Income tax

Massachusetts Voters Approve ‘Millionaire Tax’ as Californians Reject High Income Tax Hike

In the 2022 midterm elections, Californians, like those in Massachusetts, voted to give Democrats control of their state’s government. Yet these two left-leaning voters delivered opposing verdicts on similar tax measures aimed at raising income tax rates for high-income households.

With 57% No votes, California voters are resoundingly beaten Proposition 30, a ballot measure that would have added a new top marginal income tax rate of 15.05% applying to income over $2 million. At 13.3%, California already levies the highest personal income tax rate in the country.

With the defeat of Proposition 30, high-income filers and thousands of small business owners avoided being hit by a 1.75 percentage point, 13% increase in their marginal income tax rate superior. According to IRS data, in 2019, the most recent year for which data is available, more than 86,000 intermediate business owners filed under the personal income tax system. in California and have an income greater than $1 million. The number of them with incomes above $2 million is not defined by IRS data, but it is likely that tens of thousands of small business owners would have seen their ability to create and maintenance of jobs diminished if proposal 30 had been adopted.

The ride-sharing company Lyft
was the lead funder of Proposition 30, which directed the additional funding toward building electric vehicle infrastructure. Had Proposition 30 been enacted, the new 15.05% tax rate would have brought in an additional $3 billion to $4.5 billion per year, according to the projections of the Office of the Legislative Analyst.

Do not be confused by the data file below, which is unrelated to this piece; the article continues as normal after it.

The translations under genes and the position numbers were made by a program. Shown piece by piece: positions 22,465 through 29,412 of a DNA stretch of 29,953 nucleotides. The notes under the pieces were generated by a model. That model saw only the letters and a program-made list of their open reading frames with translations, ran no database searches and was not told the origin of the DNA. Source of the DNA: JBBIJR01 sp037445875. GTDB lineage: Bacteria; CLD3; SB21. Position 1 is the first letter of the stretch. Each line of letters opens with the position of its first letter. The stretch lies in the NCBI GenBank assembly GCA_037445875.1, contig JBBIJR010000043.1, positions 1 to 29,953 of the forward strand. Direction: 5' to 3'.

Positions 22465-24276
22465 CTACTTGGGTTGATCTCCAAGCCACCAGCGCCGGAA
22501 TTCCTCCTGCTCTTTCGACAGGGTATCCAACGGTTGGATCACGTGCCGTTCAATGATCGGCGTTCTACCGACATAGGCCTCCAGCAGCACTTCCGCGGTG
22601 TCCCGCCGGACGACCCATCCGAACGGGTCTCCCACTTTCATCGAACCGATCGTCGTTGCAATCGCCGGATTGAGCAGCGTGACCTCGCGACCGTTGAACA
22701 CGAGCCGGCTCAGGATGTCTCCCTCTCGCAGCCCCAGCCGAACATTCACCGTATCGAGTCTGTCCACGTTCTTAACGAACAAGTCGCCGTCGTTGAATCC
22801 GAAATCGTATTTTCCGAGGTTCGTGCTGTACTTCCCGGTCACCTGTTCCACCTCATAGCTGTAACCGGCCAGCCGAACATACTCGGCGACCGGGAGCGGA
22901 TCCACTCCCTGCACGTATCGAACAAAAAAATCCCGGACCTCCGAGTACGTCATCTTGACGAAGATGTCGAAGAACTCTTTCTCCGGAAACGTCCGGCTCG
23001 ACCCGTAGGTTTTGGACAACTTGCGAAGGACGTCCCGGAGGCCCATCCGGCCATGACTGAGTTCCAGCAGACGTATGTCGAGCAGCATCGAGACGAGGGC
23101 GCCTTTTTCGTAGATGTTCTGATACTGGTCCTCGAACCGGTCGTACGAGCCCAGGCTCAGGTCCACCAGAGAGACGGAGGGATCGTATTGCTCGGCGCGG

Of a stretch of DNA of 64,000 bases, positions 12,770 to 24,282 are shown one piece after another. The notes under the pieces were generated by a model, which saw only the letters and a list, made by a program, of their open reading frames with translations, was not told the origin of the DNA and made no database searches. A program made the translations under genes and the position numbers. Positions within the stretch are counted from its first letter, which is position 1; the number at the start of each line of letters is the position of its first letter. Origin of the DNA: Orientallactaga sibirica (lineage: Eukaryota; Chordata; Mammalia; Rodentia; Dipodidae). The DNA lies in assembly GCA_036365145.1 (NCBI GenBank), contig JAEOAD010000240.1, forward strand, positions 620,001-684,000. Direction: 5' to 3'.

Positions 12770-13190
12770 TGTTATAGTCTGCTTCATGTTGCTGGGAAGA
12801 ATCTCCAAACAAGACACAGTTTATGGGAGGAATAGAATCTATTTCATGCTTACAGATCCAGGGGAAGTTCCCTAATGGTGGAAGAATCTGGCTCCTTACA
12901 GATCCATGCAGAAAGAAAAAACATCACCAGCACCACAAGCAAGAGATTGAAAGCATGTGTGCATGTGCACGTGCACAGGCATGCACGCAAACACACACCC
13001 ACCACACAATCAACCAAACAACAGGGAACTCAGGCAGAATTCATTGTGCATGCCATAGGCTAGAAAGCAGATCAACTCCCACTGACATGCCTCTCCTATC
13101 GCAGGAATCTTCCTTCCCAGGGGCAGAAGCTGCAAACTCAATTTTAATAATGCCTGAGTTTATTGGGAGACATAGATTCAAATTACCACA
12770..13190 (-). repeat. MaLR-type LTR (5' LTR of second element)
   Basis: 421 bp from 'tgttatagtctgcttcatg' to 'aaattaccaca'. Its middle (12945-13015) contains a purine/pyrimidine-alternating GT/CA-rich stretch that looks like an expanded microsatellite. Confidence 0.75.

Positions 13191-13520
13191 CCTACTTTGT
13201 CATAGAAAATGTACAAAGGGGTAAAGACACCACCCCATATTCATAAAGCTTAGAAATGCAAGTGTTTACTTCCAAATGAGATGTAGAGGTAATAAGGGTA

Gov. Gavin Newsom (D), along with the California Teachers Association, urged Californians to reject Proposition 30, in part because it would make revenue less predictable. “California’s tax revenues are notoriously volatile, and this action would make our state’s finances even more unstable,” Newsom said. said of the proposed income tax hike.

“Proposition 30 is a special interest exclusion — a cynical ploy devised by one corporation to funnel state tax revenue into its business,” Newsom said. “California should know that this year alone, our state has committed $10 billion to electric vehicles and their infrastructure.”

“The election results are an unfortunate setback for the climate movement,” a spokesperson for Lyft said the day after the election. “Millions have been spent by the opposition to confuse and mislead voters, but we are not fearless…we remain committed to our collective climate goals.”

While voters in Golden State rejected a tax hike on high earners, in Massachusetts another “millionaire tax” proposal, question one, passed with nearly 52% support. The first issue is a constitutional amendment that will move Massachusetts from a flat income tax structure to a progressive one. Massachusetts currently has a fixed income tax rate of 5% and passing the first question will create a new rate of 9% on income over $1 million.

The first issue is expected to bring an additional $1.5 billion a year to the state coffers. While the progressive tax hike rejected by Californians would have been used to fund electric vehicle infrastructure, the income tax hike approved in Massachusetts will use the additional funds to increase spending on education and transport.